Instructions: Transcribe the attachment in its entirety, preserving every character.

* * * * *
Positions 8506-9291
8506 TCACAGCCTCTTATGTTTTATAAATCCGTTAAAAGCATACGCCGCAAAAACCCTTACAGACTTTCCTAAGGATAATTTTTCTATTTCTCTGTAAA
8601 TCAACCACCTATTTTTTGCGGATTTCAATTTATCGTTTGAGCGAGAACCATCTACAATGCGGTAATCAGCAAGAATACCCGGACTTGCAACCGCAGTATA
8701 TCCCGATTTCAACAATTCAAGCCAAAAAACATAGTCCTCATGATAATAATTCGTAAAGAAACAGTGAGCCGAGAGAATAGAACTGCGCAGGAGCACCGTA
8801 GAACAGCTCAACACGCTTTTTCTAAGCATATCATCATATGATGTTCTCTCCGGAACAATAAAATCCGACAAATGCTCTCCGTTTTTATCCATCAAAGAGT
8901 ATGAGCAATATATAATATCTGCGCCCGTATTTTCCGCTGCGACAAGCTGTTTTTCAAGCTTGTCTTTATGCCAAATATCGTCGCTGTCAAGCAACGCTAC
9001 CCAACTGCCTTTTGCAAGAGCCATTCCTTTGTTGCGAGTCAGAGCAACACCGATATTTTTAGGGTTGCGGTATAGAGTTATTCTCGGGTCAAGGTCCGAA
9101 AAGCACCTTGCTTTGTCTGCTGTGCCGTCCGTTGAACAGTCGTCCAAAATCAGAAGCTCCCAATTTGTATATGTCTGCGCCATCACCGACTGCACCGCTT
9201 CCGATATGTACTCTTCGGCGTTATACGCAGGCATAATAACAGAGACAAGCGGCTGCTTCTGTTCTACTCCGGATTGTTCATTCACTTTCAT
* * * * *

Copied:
Positions 8506-9291
8506 TCACAGCCTCTTATGTTTTATAAATCCGTTAAAAGCATACGCCGCAAAAACCCTTACAGACTTTCCTAAGGATAATTTTTCTATTTCTCTGTAAA
8601 TCAACCACCTATTTTTTGCGGATTTCAATTTATCGTTTGAGCGAGAACCATCTACAATGCGGTAATCAGCAAGAATACCCGGACTTGCAACCGCAGTATA
8701 TCCCGATTTCAACAATTCAAGCCAAAAAACATAGTCCTCATGATAATAATTCGTAAAGAAACAGTGAGCCGAGAGAATAGAACTGCGCAGGAGCACCGTA
8801 GAACAGCTCAACACGCTTTTTCTAAGCATATCATCATATGATGTTCTCTCCGGAACAATAAAATCCGACAAATGCTCTCCGTTTTTATCCATCAAAGAGT
8901 ATGAGCAATATATAATATCTGCGCCCGTATTTTCCGCTGCGACAAGCTGTTTTTCAAGCTTGTCTTTATGCCAAATATCGTCGCTGTCAAGCAACGCTAC
9001 CCAACTGCCTTTTGCAAGAGCCATTCCTTTGTTGCGAGTCAGAGCAACACCGATATTTTTAGGGTTGCGGTATAGAGTTATTCTCGGGTCAAGGTCCGAA
9101 AAGCACCTTGCTTTGTCTGCTGTGCCGTCCGTTGAACAGTCGTCCAAAATCAGAAGCTCCCAATTTGTATATGTCTGCGCCATCACCGACTGCACCGCTT
9201 CCGATATGTACTCTTCGGCGTTATACGCAGGCATAATAACAGAGACAAGCGGCTGCTTCTGTTCTACTCCGGATTGTTCATTCACTTTCAT